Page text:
Monday, February 8, 2010

Wednesdays Were Eventful But I Didn't Care #54

Atom & Hawkman #46
Green Lantern #50 (2010)
The Question #37
Siege #1(2010)

So yeah, I had my own event (sorta kinda,) and all ...nurgh... business got left by the wayside. Here's where I start catching up, even if this month's shitty reviews will be even more fucking late and useless than usual.

The Atom & Hawkman #46 (DC, 2010, $2.99)
One of the gags relating to Blackest Night is that, like the zombified characters running loose, they're unleashing one-off additional issues of long dead series. Fun Fact: The Atom & Hawkman #45 was released in November 1969. Surprisingly, most of the old creative team isn't dead yet, and the writer is even doing another one of these books I'll review later.

The "latest issue" reads like nothing but a modern comic book. It's really an Atom solo story, as he has one of those "physical manifestation of character's history and psychological hang-ups" adventures Chris Claremont used to mess his boxers over. It's made for newbies, so folks down with Ray Palmer on the wayback will have to settle for plush Ryan Sook art and finally dealing with Jean Loring's bitch ass for good. It reads decent, looks hot, and totally sets up the titular characters appearing in a Geoff Johns/Jim Lee/Dave Finch JLA relaunch in 2011. My only complaint is how can neglectful, murderous, torturous, Sword of the Motherfucking Atom Ray Palmer be an avatar of compassion? He should have swapped rings with the Flash, who looks like the fuckin' Atom in that blue get-up anyway.

Green Lantern #50 (DC, 2009, $3.99)
Another fiftieth, another Parallax resurrection, hardy-har-har. Doug Mahnke continues his renaissance as Brian Bolland by way of Kev O'Neill, and it makes me feel tingly all over. The story is another collection of Blackest Night deleted scenes, but they're the kind where you say "dude, they should'a kept that in," except then the movie would run four hours that way. Nice to see the goddamned Aquaman subplot, a personal favorite, finally picked back up after what, four months? I thought Johns was building Mera up for that aforementioned JLA relaunch, but I now suspect that like me he's read too many Post-Crisis appearances to ever forgive her for the hideously trifling psycho shit she's gotten up to. Get ready for Jean Loring 2.0, but damned if her scenes aren't effective as all hell. The Spectre stuff is okay (Hal looks good in black,) but Scarecrow's on my nerves. In summation: it begins, it ends, there's no actual resolution, but it's still alright.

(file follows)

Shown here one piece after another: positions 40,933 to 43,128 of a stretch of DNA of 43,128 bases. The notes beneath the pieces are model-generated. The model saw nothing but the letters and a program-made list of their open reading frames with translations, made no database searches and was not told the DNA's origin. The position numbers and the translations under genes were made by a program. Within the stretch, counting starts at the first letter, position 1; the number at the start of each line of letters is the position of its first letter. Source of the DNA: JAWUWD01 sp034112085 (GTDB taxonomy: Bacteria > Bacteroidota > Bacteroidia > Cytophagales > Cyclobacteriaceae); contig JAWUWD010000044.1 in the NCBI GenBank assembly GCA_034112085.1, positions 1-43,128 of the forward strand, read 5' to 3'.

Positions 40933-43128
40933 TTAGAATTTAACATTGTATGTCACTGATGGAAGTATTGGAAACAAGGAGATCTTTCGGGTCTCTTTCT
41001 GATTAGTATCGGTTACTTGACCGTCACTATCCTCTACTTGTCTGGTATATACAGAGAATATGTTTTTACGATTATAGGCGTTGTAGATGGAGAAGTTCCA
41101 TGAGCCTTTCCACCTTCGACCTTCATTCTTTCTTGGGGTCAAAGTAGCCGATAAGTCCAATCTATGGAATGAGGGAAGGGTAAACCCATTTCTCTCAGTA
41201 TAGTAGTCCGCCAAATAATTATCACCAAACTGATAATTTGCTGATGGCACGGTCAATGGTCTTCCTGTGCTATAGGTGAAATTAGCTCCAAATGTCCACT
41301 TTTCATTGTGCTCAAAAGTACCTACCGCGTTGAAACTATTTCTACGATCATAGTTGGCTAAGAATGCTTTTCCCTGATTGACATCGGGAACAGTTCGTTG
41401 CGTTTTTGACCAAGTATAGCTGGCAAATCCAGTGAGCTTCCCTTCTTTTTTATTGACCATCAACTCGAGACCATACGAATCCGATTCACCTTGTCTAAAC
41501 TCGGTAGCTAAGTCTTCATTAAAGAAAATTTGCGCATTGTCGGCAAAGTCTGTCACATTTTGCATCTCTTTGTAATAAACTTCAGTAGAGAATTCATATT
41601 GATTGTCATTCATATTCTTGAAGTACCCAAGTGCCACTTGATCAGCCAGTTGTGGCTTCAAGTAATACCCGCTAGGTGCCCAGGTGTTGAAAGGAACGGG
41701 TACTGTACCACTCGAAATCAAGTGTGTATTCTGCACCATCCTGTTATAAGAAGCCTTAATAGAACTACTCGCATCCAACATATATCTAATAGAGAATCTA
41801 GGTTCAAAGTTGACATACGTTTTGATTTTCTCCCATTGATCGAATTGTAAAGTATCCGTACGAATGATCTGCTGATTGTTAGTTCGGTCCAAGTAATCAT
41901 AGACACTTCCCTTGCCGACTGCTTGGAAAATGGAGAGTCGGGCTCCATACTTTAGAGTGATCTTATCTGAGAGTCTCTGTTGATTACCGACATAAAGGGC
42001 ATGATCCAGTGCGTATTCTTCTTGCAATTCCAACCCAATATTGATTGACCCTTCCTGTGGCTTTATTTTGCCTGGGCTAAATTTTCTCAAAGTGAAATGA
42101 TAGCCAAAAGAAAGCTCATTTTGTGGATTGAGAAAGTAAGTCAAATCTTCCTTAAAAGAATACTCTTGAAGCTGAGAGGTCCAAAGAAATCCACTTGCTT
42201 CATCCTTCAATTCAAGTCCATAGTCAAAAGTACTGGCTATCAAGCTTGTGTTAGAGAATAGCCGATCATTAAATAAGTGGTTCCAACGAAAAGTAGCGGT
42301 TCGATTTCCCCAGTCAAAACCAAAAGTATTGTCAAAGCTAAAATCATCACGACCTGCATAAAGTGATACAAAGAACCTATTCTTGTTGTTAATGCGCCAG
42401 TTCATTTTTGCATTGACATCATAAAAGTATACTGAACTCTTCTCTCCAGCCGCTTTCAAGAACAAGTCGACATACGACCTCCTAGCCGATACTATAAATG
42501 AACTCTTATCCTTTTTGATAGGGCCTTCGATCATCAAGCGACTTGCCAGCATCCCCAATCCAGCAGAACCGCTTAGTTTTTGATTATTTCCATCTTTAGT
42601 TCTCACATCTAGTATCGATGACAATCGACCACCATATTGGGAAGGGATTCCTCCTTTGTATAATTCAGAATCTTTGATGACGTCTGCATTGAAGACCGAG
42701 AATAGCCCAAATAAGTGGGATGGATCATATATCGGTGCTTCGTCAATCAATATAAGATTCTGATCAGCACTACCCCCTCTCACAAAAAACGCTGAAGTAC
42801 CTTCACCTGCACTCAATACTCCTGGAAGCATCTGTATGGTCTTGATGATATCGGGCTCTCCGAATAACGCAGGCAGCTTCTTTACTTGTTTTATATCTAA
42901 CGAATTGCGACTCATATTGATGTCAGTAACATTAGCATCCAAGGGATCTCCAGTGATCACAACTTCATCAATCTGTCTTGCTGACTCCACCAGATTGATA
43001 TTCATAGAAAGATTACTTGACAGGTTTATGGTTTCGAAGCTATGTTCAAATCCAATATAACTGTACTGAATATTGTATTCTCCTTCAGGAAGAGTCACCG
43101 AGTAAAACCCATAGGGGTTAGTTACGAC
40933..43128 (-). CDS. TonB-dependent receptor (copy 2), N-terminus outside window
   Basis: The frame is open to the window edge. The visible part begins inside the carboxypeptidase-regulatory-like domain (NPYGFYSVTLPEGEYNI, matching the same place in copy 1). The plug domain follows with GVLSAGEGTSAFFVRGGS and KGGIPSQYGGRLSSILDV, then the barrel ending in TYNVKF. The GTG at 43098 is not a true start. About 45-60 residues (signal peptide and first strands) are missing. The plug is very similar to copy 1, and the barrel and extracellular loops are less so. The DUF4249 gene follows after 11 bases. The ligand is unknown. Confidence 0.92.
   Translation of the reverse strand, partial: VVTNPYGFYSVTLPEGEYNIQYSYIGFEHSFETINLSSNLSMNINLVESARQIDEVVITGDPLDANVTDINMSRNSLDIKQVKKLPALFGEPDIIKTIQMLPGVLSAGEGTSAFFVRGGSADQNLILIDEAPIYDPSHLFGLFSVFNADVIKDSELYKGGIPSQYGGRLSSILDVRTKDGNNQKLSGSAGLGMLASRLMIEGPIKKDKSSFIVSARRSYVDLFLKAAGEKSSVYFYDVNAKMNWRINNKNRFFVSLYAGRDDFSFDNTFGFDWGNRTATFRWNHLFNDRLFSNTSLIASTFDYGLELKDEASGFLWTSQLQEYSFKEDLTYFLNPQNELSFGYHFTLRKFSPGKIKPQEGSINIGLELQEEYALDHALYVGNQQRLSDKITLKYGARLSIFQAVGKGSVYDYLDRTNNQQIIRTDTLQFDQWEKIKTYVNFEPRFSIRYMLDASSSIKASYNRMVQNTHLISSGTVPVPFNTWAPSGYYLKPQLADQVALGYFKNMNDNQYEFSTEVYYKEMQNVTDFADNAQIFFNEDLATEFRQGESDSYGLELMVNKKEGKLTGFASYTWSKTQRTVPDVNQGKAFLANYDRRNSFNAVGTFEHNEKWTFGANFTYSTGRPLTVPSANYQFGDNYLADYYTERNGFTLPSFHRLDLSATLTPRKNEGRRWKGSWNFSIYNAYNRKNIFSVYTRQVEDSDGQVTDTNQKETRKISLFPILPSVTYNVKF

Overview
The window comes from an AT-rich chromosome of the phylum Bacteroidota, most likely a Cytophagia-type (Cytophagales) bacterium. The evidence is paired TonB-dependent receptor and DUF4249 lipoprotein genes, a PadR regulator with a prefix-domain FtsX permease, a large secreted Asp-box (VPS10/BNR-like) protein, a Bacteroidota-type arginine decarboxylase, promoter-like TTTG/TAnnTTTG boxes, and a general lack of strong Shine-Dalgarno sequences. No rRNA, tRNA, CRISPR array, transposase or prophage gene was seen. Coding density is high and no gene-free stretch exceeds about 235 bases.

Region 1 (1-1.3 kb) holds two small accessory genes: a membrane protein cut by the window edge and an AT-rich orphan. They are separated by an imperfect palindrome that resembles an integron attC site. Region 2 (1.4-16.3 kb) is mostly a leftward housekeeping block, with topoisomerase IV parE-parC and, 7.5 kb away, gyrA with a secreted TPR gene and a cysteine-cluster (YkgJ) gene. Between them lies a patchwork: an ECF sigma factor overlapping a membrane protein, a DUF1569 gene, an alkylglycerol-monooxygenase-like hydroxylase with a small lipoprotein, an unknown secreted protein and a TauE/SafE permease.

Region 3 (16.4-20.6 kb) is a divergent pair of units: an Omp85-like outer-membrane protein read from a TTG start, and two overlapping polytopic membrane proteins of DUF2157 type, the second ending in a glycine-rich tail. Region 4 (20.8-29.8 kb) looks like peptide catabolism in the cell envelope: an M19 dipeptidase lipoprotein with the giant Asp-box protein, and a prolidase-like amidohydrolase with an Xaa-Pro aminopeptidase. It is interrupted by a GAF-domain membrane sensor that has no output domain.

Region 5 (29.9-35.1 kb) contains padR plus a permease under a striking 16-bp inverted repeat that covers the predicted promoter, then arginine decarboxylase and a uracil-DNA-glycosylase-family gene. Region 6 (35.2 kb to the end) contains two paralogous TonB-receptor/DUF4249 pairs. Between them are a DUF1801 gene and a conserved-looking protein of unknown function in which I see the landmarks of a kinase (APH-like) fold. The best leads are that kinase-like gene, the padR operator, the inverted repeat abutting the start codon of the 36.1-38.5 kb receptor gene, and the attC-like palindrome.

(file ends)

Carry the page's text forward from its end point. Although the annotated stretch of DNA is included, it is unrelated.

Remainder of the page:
The Question #37 (DC, 2010, $2.99)
The Question was one of the finest series of the 1980s, and a career high for everyone involved.

Greg Rucka is a plagiarist whose work runs the gamut from mediocre to bent dick. Even when I don't know where this bland shit is stealing from, I should assume the worst. For instance, my girlfriend is forcing me to watch the Saint Seiya anime series, and we just got to the part where Dragon Shiryu blinds himself in battle to counter the effects of the Medusa Shield... just like Rucka's Wonder Woman blinded herself in battle (with serpent venom, no less) to counter the effects of the actual Medusa, which seemed really random and excessive at the time (not to mention short-lived.) Point being, Rucka shit all over his and Ed Brubaker's work on Streets of Gotham to turn its lead characters into the latest version of established super-heroes (complete with similar "origins," and missing his own fucking point,) and he shit all over The Question series by killing and replacing its lead with Michelle Rodriguez.